Herald/TJ MAXWELL - Watch DOGS member Dennis Yost leads pre-k students at Thomas Arnold Elementary in Salado in a game of tag on Tuesday.

By Sonya Campbell

Killeen Daily Herald

Salado residents Brian Sunshine and Brian Yost remember what it was like attending elementary school in the 1960s and early '70s - they rarely saw students' fathers on campus.

"If your dad was at school, it wasn't good," Yost said, noting that in those days a child was most likely in trouble before his dad showed up.

Today, however, the opposite is true - especially at Thomas Arnold Elementary and Salado Intermediate schools where the Watch DOG program has been implemented.

DOG is an acronym for Dads of Great Students.

The Watch DOG program, a nationwide initiative, is aimed at getting fathers and father figures to serve as role models for students and help enhance school security.

Yost and Sunshine, along with Thomas Arnold Elementary School Principal Lisa Nix, believe the program is beneficial.

Salado ISD began utilizing the effort last October after a parent, Donny Sequin, brought it to Nix's attention.

The principal first lured potential participants with a pizza party and then issued a call for fathers, grandfathers and uncles to get involved by volunteering at least one day at the school.

About 80 men answered the call, including a core group of dads - Milton Jett, Zack Shelley, Brian Willingham, Sequin, Yost and Sunshine.

Sequin now volunteers at the intermediate school, where the program was implemented for third- through sixth-grade this year.

The dads assist students as they get off school buses or out of their parents' vehicles, collect lunch money from the classrooms and take it to the cafeteria, help students with Accelerated Reader tasks and with flash cards.

"This program gives a chance for dads to get involved," Nix said, as she watched Yost and Sunshine romp on the playground with a pre-K class.

The youngsters obviously enjoyed the interaction.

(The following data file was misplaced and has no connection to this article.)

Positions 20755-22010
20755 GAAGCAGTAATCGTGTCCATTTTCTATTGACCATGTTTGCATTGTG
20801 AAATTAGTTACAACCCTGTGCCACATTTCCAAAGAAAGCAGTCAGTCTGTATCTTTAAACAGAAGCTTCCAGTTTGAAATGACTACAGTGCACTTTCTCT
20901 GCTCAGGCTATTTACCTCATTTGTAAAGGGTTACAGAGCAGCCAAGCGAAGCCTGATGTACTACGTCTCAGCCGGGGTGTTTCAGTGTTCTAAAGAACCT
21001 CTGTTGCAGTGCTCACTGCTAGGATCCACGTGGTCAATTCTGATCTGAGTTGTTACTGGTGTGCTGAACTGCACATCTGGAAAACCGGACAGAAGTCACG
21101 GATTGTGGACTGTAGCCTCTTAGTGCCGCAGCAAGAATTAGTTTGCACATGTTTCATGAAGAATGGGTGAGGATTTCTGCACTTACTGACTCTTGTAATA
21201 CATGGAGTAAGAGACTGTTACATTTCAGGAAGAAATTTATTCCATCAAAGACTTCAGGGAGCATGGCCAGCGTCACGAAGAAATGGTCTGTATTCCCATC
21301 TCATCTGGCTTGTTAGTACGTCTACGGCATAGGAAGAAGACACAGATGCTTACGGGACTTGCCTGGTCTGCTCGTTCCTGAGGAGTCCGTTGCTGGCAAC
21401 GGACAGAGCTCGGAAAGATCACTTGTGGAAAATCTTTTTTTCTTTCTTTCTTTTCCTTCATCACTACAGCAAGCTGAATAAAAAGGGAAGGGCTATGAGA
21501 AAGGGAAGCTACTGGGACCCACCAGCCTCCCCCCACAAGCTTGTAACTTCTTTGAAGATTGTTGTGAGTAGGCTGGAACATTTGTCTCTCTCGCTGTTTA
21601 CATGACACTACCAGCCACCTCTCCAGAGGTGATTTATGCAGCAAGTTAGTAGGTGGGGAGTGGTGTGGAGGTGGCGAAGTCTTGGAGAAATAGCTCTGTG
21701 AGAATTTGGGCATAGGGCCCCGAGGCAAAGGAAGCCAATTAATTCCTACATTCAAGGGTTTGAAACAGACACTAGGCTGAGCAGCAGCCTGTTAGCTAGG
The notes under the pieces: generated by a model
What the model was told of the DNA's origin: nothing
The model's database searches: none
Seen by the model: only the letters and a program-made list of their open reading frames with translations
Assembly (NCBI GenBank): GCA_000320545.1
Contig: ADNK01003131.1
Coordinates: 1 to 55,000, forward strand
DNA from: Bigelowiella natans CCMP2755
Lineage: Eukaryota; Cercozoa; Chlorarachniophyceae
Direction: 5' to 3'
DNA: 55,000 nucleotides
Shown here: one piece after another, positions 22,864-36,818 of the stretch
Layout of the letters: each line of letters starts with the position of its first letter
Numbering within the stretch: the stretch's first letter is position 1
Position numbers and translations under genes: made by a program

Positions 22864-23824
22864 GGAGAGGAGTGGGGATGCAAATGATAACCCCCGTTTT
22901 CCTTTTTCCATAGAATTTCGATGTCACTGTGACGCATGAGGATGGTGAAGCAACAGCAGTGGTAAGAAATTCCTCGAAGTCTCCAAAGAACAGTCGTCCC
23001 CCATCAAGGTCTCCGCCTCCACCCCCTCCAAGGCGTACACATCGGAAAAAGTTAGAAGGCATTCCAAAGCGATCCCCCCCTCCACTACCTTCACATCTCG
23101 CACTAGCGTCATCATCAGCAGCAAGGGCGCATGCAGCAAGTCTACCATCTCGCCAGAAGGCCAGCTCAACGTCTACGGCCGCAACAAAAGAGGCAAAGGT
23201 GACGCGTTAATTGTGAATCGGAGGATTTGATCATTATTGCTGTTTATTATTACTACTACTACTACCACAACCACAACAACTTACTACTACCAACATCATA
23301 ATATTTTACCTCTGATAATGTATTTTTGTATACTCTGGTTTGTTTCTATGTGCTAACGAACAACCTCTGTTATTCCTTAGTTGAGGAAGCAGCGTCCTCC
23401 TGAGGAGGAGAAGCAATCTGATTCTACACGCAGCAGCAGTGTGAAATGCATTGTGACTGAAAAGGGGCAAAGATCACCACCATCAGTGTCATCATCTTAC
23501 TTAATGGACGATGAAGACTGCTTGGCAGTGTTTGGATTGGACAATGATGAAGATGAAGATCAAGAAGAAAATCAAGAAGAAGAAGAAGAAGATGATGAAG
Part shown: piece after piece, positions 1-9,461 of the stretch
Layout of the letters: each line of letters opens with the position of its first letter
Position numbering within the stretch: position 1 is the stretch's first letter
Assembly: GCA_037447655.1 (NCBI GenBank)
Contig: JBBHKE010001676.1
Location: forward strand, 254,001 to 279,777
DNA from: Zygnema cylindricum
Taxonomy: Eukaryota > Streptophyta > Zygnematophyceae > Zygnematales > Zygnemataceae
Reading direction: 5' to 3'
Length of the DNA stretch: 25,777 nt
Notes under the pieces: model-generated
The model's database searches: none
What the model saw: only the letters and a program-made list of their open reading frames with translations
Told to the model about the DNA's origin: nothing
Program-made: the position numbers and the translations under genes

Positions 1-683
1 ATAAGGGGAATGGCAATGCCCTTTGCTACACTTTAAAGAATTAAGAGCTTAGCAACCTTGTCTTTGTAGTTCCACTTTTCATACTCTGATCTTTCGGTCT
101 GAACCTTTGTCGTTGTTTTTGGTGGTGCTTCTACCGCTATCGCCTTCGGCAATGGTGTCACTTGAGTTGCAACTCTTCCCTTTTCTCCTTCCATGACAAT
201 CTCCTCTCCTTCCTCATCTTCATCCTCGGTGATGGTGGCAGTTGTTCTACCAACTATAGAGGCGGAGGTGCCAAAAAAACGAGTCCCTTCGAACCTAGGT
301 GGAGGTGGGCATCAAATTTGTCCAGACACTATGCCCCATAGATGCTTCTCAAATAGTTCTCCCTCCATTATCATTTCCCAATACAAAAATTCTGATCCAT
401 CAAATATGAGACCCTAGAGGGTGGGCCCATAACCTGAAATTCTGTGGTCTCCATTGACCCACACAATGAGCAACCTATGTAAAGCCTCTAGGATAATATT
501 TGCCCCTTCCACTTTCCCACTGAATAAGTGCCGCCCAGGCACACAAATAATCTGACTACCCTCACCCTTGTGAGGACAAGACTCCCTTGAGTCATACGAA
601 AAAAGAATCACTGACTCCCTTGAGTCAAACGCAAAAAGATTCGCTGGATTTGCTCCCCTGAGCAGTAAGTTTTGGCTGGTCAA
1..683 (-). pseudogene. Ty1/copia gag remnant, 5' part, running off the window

"They love it," Nix said.

She noted how students' faces tend to light up when they see a Watch DOG and many often ask when their dad can be one.

While some children get a little sad or disappointed because they don't have anyone in their family participating in the program, Nix said most are happy with the "substitute" dads.

The volunteers' presence on campus also makes the children feel more secure, Nix said.

'You feel good'

But the students aren't the only ones who enjoy the Watch DOG program.

So do the dads, who become local celebrities.

"We give the dads high fives and thumbs up whenever we see them to show we appreciate them," Nix said.

Those gestures also are used off campus whenever students see a Watch DOG out shopping or at a ball game.

The dads even have their photos posted on the elementary school's Wall of Fame.

Participants don't do it for the fame, however.

"It makes you feel good," Sunshine said.

Yost volunteered for the program after learning the school wanted dads to get involved with students and serve as role models.

"That's all I needed to know," he said.

He noted the Watch DOG program has made it "cool" for men to be engaged in children's lives, particularly at elementary school campuses where staff and volunteers have historically been women for the most part.

While Sunshine was initially skeptical of the program, he's since found it rewarding for everyone involved.

"I'm a convert," he said.

Nix said she's looking forward to the program continuing next year and noted she would like to see it implemented at the junior high and high school.

While the program is designed to accommodate those age groups, she said it would take a different form, such as the Watch DOGS giving presentations and aiding students with occupational skills.

For more information about the program, go to www.fathers.com.

Contact Sonya Campbell at sonyas@kdhnews.com or (254) 501-7557.

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